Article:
Want to know what the term "Guardian ad Litem" means? We've got you covered in this blog post.
What is a Guardian ad Litem?
So, let's start with a basic definition.
A Guardian ad Litem (GAL) is a court-appointed guardian that watches over someone during a case (their "ward").
Guardian ad Litems are frequently used by Courts to represent children's (or other incompetent person's) interests when they are too young, or otherwise unable to represent themselves. This could occur in cases of adoption, child custody, divorce, visitation, and many other situations.
In each of these cases, a Court will issue a Guardian to oversee a ward's best interests. This can occur with or without the Ward's or parent's consent. For example, a Guardian may represent a small child in a contentious case of custody between their parents who disagree over primary custody.
Parties are required to work with the Guardian, and are expressly forbidden from "coaching" the minor to influence the outcome.
What Does the Guardian Do?
At a broad level, the Guardian is there to investigate what solutions would be in the "best interest" of the child (or children) or incompetent person (such as with a person with a mental disability). This encompasses a wide range of scenarios, such as:
Where the child should primarily live
Which parent should have primary custody
Does either parent poise a physical or mental risk to the child
Has the child been harmed by a parent
Does the child feel comfortable and safe around both parents
Should a parent be allowed contact with a child
Should a parent have equal custody of a child after a prior incident
Even more generally, a Guardian ad Litem can be tasked with different jobs depending on the Court order. For example, a Judge may request a Guardian to oversee the child's "general wellbeing and overall situation." In another situation, a Court may issue a limited-purpose appointment to look at one, or multiple specific instances.
Who Can Be a Guardian ad Litem?
GAL's require special training and can come from a number of different backgrounds. However, most Guardians are either an attorney or mental health professional.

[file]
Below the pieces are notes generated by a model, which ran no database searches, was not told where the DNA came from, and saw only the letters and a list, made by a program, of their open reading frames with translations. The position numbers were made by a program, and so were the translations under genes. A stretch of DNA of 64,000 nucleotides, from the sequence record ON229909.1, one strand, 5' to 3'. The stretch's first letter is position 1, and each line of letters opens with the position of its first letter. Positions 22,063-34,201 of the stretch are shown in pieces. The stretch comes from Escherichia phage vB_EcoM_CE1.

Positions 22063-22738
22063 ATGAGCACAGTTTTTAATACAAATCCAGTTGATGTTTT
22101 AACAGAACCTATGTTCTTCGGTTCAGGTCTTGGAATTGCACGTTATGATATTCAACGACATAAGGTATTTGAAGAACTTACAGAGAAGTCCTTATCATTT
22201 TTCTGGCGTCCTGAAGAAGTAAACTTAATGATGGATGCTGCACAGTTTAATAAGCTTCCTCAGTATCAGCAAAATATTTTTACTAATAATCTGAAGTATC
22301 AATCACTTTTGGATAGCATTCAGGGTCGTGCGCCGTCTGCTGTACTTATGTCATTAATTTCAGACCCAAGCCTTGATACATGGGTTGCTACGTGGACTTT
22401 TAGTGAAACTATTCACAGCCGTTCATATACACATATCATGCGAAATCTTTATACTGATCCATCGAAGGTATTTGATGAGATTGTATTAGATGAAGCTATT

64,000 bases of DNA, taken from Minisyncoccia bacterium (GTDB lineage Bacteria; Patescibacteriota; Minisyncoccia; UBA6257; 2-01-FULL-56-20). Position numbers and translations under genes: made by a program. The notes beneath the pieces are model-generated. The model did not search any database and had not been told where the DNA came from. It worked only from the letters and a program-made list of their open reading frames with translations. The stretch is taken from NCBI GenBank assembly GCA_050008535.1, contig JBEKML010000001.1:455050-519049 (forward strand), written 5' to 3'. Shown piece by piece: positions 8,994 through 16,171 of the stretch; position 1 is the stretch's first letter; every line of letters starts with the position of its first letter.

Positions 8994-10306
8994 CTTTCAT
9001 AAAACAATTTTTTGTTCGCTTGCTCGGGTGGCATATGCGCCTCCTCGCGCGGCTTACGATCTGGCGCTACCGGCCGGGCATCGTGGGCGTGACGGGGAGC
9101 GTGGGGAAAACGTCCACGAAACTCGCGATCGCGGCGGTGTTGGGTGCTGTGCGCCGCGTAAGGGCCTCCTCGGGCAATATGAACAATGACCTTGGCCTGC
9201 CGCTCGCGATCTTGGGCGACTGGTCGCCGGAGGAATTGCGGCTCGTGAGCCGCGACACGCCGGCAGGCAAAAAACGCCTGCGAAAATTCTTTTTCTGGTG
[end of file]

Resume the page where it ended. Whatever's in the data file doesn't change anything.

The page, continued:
Guardians are trained and tasked with understanding and uncovering the best interest of the child. This is a broad scope that takes a trained professional. Factors that a guardian will consider could be:
The child's current and prior relationship with their parents
The stability and living situation of the parents (including their finances and home location)
The mental health of the parents
Other children or family that must be considered in the outcome
How Much Can a Guardian Affect the Outcome?
Put simply - a lot.
A GAL will usually be asked to deliver either a verbal or written recommendation to the Court. This recommendation can cary significant weight, and ultimately can be the deciding factor in many situations.
Because Guardians are meant to protect only their ward's best interests, a Judge may lean heavily on their recommendation. Unless the Judge has a very specific and obvious reason, they are unlikely to go against a Guardian's advice.
A Guardian ad Litem is a Court-appointed person who oversees the best interest of a child or minor in a family law matter. Parties must work with the GAL to help uncover the best interest of the Ward. The final recommendation to the Court made by the Guardian will carry significant weight in the ultimate outcome.
At Lauren Smith Legal Services, we have worked with Guardians and Wards for more than a decade. If you have specific questions regarding a Guardian ad Litem, please reach out for a free consultation.